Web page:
The European Classification of Higher Education Institutions

Interesting project to classify HEIs into a European Classification. Obviously we have the league tables already, which I have already commented on https://headviser.wordpress.com/2009/07/27/explore-higher-education-and-see-the-world/ but this is different as it focused on institutional diversity. Worth looking to see the dimensions that they are using and even those this is a work in progress, (no actual universities are named just yet), it is perhaps signs of things to come when you can compare universities as you compare cars or contents of food. (I do realise that this is contentious and a simplistic view, but this seems to be the way that we are heading so it is well to be aware of such ideas). Keep an eye on http://www.u-map.eu/ for the future.

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What to expect from a Careers Interview…

One thing that seems to be endemic in most of the discussion about careers advice is, often without too much qualification, how rubbish it was. Indeed  this can be reported by everyone from cabinet ministers downwards without much argument or moderation. One interesting report on this area of careers was carried out by Edge Hill University in a project funded by HEFCE on how working class undergraduates made their decision. One of the fascinating aspects I found was the session on “Reversing previous experience of Careers”,  as they said in their report “It emerged that contact at school or college had been patchy, and was not always with qualified careers advisers. The workshops enabled staff to de-bunk misconceptions, and explain the differences between university and school careers provision. To enhance students’ perception of a quality service, staff placed greater emphasis on publicising the regional and national awards gained by the Careers Centre.”

The whole report is worth reading http://www.prospectsnet.com/cms/ShowPage/Home_page/Main_Menu___News_and_information/Graduate_Market_Trends_2008/Working_Class_Students__the_Career_Decision_Making_Process_and_Employability__Autumn_08_/p!ebXXXdd and perhaps will be reflected on when the discussion of careers advice again is raised on the political agenda.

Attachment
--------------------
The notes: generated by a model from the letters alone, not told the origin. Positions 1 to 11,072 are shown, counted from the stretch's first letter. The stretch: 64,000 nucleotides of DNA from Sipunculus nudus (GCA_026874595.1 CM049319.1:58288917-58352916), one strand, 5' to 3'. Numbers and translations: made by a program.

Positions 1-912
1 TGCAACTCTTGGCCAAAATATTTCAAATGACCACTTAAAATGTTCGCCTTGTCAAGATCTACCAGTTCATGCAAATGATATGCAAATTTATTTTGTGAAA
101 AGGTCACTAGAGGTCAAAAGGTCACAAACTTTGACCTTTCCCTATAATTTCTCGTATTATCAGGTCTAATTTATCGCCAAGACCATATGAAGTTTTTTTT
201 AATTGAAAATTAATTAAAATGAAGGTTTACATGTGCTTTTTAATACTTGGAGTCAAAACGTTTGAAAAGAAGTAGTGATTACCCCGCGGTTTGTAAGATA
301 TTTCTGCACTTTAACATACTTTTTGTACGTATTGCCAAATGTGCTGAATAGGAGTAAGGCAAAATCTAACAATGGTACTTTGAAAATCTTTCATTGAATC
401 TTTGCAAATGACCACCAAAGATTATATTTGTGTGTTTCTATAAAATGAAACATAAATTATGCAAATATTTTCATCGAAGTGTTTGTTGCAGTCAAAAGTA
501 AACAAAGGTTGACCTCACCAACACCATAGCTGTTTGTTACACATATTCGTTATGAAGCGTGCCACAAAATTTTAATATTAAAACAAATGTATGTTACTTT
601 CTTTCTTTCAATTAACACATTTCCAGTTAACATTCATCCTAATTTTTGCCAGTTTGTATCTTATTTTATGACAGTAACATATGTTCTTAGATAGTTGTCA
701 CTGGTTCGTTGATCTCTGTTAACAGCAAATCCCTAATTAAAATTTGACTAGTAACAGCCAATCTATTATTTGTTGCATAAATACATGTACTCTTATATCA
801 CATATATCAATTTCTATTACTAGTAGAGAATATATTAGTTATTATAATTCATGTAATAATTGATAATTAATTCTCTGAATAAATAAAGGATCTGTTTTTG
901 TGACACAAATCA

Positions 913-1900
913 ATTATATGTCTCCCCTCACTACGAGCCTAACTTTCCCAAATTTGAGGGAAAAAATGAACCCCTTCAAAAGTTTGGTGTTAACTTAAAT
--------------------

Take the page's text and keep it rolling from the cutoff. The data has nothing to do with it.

Higher Education guide – from Connexions in the West Midlands

It is interesting that such minisites as http://www.heguide.org.uk are now appearing. They do provide a useful summary of the HE options and can be promoted by the Connexions Services secure in the knowledge that it ties into a more generic approach to promoting the options at level 4 and above. At it is not tied to any provider it should be seen as impartial and even-handed in what it does.   There seems to be two points of view for this kind of work. One is that it replicates info which can be found elsewhere on the Web, not least from UCAS of course, or indeed other provider such as the local Lifelong Learning Network, (although they are coming to the end of their funding now).  The alternative view is that there is so much info out on the web that it does confuse people and websites such as this one can be a useful starter to progress through what be available.  Perhaps with the increase in students attending university within their regional areas this sort of locally promoted website might grow. Interesting times…

Clearing – adventures in Media Land

It’s that time so beloved by the press, politicians and general experts of all hues, the annual exam results period. I’ve been interviewed on various local radio stations for this event, and dealt with the challengeof speaking in sound bites rather than give a full, but probably too long for the radio, answer to questions. I’ve also recording a Pod-cast on our website about this time covering most things from getting the exam letter, opening the envelope celebrating (or commiserating),  and answering some of the more common questions people have about clearing and what to do next. There is lots to say and do right now, and although we stayed open late on this and next Thursday, (and we are open late every Tuesday anyway), clearing does continue for several weeks and in fact the rush to “sort something out” quickly can be a difficult choice. As always the advice must be to talk to someone either where the student has studied and is known, or at a suitable guidance organisation, where all options can be considered and plans can be reviewed. I do feel like offering Good Luck to everyone who has their results at this time, whilst being aware that students on vocational courses had their results several weeks ago.